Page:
I have completed Cert IV in Training & Assessment for both Aged Care and Disability, a Diploma in Community Services; and recently upgraded my Diploma in Vocational Education and Training to comply with the updated trainer requirements from April 1 2019. My career as a trainer began because as a nurse I was renowned for mentoring my colleagues and identifying gaps in knowledge. As a result a supervisor encouraged me to follow this path and formally embrace my love of training. Inspired by the possibility of improving the quality of nurses and carers in aged care, by evolving from carer to teacher myself, I began my own VET study journey.
To this day I am passionate about community services and patient care and more than thirty years on I continue to work in the industry, as well as training and mentoring at {CLiENT}, as a way of both furthering my skills and maintaining their currency.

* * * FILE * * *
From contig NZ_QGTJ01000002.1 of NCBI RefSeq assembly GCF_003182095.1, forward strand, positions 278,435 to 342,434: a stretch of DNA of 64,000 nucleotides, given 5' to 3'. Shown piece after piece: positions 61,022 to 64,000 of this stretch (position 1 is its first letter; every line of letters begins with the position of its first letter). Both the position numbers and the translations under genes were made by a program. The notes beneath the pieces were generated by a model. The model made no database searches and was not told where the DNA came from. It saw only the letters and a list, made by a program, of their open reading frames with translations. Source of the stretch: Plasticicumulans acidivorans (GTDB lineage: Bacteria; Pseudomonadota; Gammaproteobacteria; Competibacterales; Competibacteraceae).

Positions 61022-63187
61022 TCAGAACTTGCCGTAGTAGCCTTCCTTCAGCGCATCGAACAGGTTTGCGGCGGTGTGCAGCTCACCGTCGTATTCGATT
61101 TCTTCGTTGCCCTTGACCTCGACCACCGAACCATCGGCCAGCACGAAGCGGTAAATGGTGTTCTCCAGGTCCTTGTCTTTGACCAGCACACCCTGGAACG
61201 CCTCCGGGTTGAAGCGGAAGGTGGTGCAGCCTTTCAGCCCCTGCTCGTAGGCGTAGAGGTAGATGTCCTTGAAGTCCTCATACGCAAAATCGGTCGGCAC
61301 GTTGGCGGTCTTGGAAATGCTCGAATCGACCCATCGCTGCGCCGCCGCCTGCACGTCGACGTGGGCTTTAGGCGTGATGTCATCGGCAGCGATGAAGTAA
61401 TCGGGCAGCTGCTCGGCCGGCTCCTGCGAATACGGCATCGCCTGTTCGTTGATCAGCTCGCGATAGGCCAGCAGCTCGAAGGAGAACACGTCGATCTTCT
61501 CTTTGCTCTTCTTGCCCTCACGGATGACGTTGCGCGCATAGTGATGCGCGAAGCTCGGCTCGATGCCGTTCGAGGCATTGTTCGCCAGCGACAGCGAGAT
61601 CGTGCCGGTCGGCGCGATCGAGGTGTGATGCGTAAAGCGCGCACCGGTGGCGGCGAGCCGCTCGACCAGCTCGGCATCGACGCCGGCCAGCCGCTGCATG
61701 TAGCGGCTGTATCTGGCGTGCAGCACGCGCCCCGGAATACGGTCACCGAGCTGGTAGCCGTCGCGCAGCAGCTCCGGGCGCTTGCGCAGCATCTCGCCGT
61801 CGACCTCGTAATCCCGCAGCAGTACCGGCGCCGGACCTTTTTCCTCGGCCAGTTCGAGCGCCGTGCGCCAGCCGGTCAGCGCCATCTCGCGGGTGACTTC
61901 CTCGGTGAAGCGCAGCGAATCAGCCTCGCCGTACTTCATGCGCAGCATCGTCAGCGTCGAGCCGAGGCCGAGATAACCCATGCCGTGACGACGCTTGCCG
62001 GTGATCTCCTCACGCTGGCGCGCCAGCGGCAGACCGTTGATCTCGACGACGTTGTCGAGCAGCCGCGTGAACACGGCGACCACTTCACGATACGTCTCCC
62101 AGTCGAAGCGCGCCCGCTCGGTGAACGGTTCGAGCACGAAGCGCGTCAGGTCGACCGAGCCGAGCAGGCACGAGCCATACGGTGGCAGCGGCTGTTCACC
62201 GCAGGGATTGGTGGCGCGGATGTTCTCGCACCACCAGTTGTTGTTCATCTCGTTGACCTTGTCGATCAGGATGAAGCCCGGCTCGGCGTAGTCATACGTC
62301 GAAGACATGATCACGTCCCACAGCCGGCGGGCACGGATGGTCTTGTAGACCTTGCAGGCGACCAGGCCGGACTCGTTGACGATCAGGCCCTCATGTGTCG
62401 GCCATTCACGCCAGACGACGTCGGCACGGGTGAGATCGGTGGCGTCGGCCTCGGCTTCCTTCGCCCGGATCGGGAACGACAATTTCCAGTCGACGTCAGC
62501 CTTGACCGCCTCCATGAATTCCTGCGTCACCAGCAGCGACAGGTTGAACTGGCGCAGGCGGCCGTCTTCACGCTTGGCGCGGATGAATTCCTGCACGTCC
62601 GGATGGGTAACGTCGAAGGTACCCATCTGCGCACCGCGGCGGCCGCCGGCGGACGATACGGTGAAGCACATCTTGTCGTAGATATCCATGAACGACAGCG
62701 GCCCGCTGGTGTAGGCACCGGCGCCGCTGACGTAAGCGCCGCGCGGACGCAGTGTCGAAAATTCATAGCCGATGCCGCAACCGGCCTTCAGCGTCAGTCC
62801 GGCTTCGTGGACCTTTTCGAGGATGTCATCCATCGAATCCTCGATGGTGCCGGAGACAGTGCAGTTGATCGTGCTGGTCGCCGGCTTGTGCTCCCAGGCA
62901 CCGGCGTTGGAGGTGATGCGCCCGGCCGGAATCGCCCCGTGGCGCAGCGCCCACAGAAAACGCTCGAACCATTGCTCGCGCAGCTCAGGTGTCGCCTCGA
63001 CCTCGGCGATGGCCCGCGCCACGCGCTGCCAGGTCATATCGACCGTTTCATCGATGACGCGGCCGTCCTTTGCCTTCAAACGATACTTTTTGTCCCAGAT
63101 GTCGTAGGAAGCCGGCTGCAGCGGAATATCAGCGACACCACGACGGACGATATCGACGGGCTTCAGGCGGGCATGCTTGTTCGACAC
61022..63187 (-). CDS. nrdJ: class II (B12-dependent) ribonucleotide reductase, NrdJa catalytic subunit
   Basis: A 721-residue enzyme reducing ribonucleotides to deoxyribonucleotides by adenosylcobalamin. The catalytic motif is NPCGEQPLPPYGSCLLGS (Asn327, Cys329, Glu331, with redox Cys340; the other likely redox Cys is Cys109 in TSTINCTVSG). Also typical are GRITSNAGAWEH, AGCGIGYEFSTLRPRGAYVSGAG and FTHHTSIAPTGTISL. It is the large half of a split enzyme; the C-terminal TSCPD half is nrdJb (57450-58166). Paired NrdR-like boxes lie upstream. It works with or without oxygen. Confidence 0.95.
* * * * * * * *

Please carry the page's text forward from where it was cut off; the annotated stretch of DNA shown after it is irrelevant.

As an employee I have the opportunity to put my own teachings to the test and therefore to experience the workplace through the eyes of my students. This unique perspective of putting myself in their shoes also allows me to adapt their learning program accordingly, reacting to industry changes on the ground and in real time, with a depth of understanding which enables me to design courses which cater to the needs of both my students and our industry partners.
As the lead trainer at {CLiENT}, active in the community, employed within it and with thirty years of hands on experience to my name I am often called on to advise my peers. This generally takes the form of either mentoring or training and day to day consists of providing assistance, imparting knowledge and networking to share industry contacts. As an example I recently provided a care plan for the disability unit which included observation checklists for aged care, with a procedural element for checking standards of care. My colleagues know that while they could research the necessary information for these documents themselves, I have that knowledge to hand and, more importantly, the practical experience of applying it in the workplace rather than the theory of it as they would access it in written form.